“The Lord knows those who are his”2 is as true of the prodigals who are feeding pigs as of the children who sit at the table.

But, sadly we did not know our royal Brother, and out of this ignorance grew a host of sins. We withheld our hearts from Him and allowed Him no entrance to our love. We mistrusted Him and gave no credit to His words. We rebelled against Him and paid Him no loving homage.

The Sun of Righteousness shone forth, and we could not see Him. Heaven came down to earth, and earth perceived it not. Let God be praised, those days are over with us; yet even now what we know of Jesus is small compared with what He knows of us. We have only begun to study Him, but He knows us altogether.

It is a blessed circumstance that the ignorance is not on His side, for then it would be a hopeless case for us. He will not say to us, “I never knew you,” but He will confess our names in the day of His appearing, and meanwhile will show Himself to us as He does not to the world.

1Psalm 139:16

22 Timothy 2:19

Charles Spurgeon – A mighty Saviour

CharlesSpurgeon

“Mighty to save.” Isaiah 63:1

Suggested Further Reading: Hebrews 7:23-28

Remember the case of John Newton, the great and mighty preacher of St. Mary, Woolnoth,—an instance of the power of God to change the heart, as well as to give peace when the heart is changed. Ah! dear hearers, I often think within myself, “This is the greatest proof of the Saviour’s power.” Let another doctrine be preached: will it do the same? If it will, why not let every man gather a crowd round him and preach it? Will it really do it? If it will, then the blood of men’s souls must rest upon the man who does not boldly proclaim it. If he believes his gospel does save souls, how does he account for it that he stands in his pulpit from the first of January till the last of December, and never hears of a harlot made honest, nor of a drunkard reclaimed? Why? For this reason, that it is a poor dilution of Christianity. It is something like it, but it is not the bold, broad Christianity of the Bible; it is not the full gospel of the blessed God, for that has power to save. But if they do believe that theirs is the gospel, let them come out to preach it, and let them strive with all their might to win souls from sin, which is rife enough, God knows. We say again, that we have proof positive in cases even here before us, that Christ is mighty to save even the worst of men—to turn them from follies in which they have too long indulged, and we believe that the same gospel preached elsewhere would produce the same results. The best proof you can ever have of God’s being mighty to save, dear hearers, is that he saved you.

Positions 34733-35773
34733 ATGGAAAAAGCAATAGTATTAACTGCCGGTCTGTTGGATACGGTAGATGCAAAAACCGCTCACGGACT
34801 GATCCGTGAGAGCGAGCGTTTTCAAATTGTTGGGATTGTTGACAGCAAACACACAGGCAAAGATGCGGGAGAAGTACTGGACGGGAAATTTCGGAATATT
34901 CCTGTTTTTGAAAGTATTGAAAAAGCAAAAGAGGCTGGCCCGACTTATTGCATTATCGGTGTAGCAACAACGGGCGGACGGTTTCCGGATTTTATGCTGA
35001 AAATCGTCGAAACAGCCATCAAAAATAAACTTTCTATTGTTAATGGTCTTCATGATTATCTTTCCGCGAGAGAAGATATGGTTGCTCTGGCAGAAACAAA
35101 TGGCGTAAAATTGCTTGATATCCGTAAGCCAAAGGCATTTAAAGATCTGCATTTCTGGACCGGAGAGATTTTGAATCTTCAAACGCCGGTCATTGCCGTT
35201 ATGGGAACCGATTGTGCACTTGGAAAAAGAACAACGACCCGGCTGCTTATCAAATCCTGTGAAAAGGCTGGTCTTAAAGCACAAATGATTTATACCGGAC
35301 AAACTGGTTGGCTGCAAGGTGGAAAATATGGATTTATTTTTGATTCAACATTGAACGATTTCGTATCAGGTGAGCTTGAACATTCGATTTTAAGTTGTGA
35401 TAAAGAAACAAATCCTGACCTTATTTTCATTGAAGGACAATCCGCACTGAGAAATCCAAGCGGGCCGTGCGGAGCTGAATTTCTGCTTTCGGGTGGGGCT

For meditation: Does the church today lack the fullness of the blessing of the gospel of Christ (Romans 15:29) because the church is ashamed of the fullness of the gospel, which is God’s power to save all who believe (Romans 1:16)?

Sermon no. 111

4 January (1857)

 

John MacArthur – Understand Your Spiritual Resources

John MacArthur

“God…has blessed us with every spiritual blessing” (Eph. 1:3, emphasis added).

The story is told of a wealthy London businessman who searched many years for his runaway son. One afternoon he was preparing to board a train to London when he spotted a man in ragged, dirty clothing begging money from passengers along the station platform. His first impulse was to avoid the beggar but there was something strangely familiar about him.

When the beggar approached and asked if he could spare a few shillings, the businessman realized he had found his long-lost son. With tears in his eyes and joy in his voice he embraced his son, crying, “A few shillings? You are my son–everything I have is yours!”